Sleep training doesn’t have to involve a lot of tears. There’s another, gentler way for improving your child’s sleep. It’s called gentle sleep training, and it can solve your parental struggles.
You and your baby have been sleeping in the same bed.
In the beginning, it was an enjoyable experience to sleep side to side with your loved one. The little person lying next to you is your son that you helped bring into this world.
You gave him life.
But lately, he’s been waking up 5 to 6 times a night and has been sleeping very restlessly. Getting him back to sleep sometimes lasts longer than a 3-hour movie.
You and your partner, sleep-deprived from all the constant night wakings, want to find a gentle way to teach him how to sleep independently.
What do you do?
You start practicing good sleep hygiene with the help of gentle sleep training techniques.
What is gentle sleep training?
Babies are fantastic. They smell nice, they’re cuddly, and they’re super adorable.
But babies who have difficulties sleeping can be challenging.
Gentle sleep training is a technique that aims to help parents deal with challenging babies who fuss and cry at night.
In essence, gentle sleep training tries to help struggling parents solve their child’s sleep problems.
It involves gradually teaching your baby how to sleep independently. There are periods of comforting and periods of distancing.
Gentle sleep training techniques generally focus on two things: creating a consistent bedtime routine and teaching your child how to fall asleep on his own at bedtime.
Whether you choose the gentle cry-it-out method or the pick-up-put-down method, that will depend on your parental style and your child’s needs.
Does gentle sleep training involve crying?
Gentle sleep training doesn’t have to involve crying. The more slowly you go with sleep training, the less likely it is that your baby will resist and cry.
The key is to focus on introducing one change at a time.
So first, you establish a consistent bedtime routine. Then, you adjust your baby’s bedtime, if needed.
If those first two steps work well, then you start working towards teaching your baby how to fall asleep on this own.
Keep in mind that this approach takes a long time as all the changes are introduced very slowly. Think of it like this: you’re trading time for fewer tears.
After all, the core of the gentle sleep training technique is to move so slowly that your child has time to adapt to each change in his sleep routine.
Generally, expect to see significant results at least after three or four weeks of training.
Remaining dedicated and patient is crucial.
Tips for how to do gentle sleep training successfully
Establish a peaceful bedtime routine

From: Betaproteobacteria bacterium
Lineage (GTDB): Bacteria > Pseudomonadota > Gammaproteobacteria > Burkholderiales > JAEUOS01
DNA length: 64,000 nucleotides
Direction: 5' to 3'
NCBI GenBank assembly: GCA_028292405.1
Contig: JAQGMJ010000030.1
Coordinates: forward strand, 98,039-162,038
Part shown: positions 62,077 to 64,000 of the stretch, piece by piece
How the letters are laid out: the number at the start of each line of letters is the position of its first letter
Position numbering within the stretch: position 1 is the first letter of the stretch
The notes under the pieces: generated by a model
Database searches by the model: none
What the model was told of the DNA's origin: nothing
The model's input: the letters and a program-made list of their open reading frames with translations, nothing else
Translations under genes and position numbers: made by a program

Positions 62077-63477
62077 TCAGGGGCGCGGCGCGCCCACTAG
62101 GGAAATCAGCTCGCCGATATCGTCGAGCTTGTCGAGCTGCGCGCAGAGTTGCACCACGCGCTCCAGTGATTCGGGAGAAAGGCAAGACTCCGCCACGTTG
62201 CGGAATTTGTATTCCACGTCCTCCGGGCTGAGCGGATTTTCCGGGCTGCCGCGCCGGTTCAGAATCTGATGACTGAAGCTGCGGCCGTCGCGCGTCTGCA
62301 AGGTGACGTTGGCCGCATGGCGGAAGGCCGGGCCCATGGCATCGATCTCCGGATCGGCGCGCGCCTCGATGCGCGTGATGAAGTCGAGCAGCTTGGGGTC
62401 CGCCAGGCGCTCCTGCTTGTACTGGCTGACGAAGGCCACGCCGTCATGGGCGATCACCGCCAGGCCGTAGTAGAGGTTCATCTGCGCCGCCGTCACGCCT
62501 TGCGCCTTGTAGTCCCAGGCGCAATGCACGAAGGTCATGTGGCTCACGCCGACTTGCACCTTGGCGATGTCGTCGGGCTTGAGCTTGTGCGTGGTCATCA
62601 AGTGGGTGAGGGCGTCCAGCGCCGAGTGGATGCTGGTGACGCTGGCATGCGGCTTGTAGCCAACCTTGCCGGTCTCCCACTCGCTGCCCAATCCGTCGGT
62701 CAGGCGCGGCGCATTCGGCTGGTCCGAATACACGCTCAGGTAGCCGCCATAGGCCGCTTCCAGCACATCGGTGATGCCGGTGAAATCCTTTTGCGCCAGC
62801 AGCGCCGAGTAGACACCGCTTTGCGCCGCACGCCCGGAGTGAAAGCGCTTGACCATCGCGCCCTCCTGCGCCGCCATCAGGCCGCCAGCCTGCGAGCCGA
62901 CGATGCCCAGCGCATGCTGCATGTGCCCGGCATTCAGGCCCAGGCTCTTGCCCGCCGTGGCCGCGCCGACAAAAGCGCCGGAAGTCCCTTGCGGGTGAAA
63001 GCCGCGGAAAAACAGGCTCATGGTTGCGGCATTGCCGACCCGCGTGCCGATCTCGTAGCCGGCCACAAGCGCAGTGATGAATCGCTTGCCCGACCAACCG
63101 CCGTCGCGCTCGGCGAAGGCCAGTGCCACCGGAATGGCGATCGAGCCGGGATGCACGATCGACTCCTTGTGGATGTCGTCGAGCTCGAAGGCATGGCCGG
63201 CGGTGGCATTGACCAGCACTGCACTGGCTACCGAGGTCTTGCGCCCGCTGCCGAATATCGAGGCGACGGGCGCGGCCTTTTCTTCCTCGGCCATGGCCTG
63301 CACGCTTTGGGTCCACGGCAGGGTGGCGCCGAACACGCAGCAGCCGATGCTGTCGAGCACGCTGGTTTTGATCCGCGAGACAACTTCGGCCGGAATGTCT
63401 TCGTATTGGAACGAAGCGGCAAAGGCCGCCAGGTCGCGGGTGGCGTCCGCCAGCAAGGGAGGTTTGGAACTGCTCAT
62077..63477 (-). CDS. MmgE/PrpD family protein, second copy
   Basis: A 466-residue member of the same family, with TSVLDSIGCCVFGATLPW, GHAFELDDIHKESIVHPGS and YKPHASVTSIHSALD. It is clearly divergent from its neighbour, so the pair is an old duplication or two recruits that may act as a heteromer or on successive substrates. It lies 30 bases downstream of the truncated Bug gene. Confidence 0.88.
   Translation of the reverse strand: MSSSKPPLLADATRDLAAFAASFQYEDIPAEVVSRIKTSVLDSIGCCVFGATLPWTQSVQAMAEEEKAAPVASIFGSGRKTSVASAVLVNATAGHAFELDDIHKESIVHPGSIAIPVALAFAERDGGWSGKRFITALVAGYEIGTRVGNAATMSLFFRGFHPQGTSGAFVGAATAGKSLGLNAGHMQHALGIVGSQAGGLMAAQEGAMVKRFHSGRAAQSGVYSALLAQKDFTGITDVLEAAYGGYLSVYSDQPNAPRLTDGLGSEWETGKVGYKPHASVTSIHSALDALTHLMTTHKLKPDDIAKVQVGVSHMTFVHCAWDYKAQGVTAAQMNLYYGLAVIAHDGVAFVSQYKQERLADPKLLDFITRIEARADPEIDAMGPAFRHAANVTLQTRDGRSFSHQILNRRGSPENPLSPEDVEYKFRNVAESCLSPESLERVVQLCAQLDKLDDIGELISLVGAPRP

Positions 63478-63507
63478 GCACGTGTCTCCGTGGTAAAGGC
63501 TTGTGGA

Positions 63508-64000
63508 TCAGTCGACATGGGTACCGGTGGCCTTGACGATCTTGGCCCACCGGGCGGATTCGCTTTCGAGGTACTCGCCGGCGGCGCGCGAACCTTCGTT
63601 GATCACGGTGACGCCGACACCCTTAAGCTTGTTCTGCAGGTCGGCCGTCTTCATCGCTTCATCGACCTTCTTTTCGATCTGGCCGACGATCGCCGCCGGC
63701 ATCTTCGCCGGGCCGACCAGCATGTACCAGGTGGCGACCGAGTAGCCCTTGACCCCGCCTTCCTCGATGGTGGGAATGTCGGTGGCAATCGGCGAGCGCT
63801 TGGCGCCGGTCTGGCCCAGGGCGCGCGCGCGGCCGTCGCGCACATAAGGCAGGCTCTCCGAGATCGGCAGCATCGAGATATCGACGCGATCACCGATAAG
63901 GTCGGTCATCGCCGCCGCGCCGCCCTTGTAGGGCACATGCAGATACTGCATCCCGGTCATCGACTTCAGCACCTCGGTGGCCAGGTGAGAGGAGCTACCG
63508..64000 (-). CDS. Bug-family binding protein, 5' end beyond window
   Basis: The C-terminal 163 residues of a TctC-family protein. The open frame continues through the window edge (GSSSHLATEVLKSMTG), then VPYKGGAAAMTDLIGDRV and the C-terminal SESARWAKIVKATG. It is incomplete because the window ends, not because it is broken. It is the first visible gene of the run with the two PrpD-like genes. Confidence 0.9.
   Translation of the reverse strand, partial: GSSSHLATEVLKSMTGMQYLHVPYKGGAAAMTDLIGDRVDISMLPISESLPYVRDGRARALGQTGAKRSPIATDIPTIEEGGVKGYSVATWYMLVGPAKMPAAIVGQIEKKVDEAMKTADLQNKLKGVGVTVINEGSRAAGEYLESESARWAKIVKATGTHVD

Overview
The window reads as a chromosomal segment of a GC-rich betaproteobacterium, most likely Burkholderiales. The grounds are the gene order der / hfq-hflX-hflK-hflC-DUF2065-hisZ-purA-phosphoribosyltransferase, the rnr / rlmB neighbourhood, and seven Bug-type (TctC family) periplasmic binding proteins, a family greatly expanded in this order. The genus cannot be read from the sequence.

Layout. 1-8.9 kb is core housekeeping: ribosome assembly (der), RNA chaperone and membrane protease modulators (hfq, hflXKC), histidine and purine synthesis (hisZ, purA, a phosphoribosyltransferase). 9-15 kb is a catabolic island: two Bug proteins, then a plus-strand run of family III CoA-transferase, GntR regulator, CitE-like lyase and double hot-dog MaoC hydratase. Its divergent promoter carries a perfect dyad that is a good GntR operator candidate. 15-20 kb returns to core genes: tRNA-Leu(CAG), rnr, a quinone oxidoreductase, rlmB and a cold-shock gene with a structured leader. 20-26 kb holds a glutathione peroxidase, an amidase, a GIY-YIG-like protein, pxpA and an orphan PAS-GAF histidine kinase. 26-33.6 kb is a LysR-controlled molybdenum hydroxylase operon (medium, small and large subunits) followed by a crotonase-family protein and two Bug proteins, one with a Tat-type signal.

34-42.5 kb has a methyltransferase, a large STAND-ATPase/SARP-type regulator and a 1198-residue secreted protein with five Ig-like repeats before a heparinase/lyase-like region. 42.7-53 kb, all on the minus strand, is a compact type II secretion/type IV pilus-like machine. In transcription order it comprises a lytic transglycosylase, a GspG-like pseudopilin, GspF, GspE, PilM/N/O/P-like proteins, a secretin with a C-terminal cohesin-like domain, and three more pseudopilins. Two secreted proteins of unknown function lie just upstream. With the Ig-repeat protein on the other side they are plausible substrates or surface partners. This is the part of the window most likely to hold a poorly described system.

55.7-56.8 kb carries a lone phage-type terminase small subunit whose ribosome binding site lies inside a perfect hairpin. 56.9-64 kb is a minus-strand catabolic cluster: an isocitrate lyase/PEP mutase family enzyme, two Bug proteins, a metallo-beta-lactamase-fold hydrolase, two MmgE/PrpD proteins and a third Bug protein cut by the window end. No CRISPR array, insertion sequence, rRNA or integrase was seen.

A peaceful bedtime routine has a number of benefits for you and your child. It can help your baby relax and calm down before being put down to sleep.
What’s more, it’s an amazing opportunity for you to create strong bonds with your child.
Setting up a healthy routine is an essential first step in the gentle sleep training approach.
In fact, it can help babies fall asleep faster. One research has shown that a consistent bedtime routine helps children fall asleep quicker at bedtime and wake less often at night. It has also shown to improve maternal mood.
Dim the lights, bath him, read a book, or play a lullaby. All of these steps would stimulate sleep and would make a difference in how quickly your baby will fall asleep.
Although it can be time-consuming, it will save you hours of frustration and energy in the long run.
Put down your baby to sleep at an age-appropriate bedtime
According to Harvard Medical School’s Division of Sleep Medicine, the time your baby goes to sleep makes a difference. All people, including babies, have a built-in inner clock and our circadian rhythms can help us sleep if we go to bed at the appropriate time.
Note that newborns do not yet have an internal biological clock or circadian rhythm. Their internal biological clocks don’t fully develop until around 3-4 months of age. Once your baby develops his circadian rhythm, he will begin to have a regular sleep-wake cycle.
So, when should your loved one go to sleep? Here are some general guidelines by age:
- Newborn: 10-11 pm
- 2-3-month-old: 8-10 pm
- 4-6-month-old: 7-8:30 pm
- 7-8-month-old: 6:30-8:30 pm
- 9 months to 2 years old: 6:30-8 pm
Gradually distance yourself from your child
The third step involves slowly distancing yourself and decreasing your involvement when he becomes cranky or wakes up throughout the night.
Let’s say that your baby is used to falling asleep by being fed.
Now you want to teach him how to fall asleep on his own.
First, you’d decrease your feeding time by 1-2 minutes each night. You place him in his bed when he becomes drowsy but not asleep.
Tip: Babies love sleeping on their stomachs. But until they develop neck control, they should be sleeping on their back.
There are some sleep training mistakes to avoid such as letting your baby fall asleep outside of his crib or not letting him sleep during the day.
After several days, you decrease your feeding time for 2-3 minutes each night. Again, you place him in his crib when he’s drowsy.
And so on and so on until he’d no longer need to be fed to fall asleep and will learn to fall asleep in his crib.
Teaching your baby how to sleep independently without lots of tears is possible. The trick is to go slowly.
Simply focus on introducing one change at a time and give your baby enough time to adapt.
First, establish a peaceful bedtime routine and then start putting him down at an appropriate age bedtime. The last step is to slowly distance yourself.
And before you know it, nighttime will no longer be a time of tears and anger. It’ll be a time of blissful sleep and exciting dreams.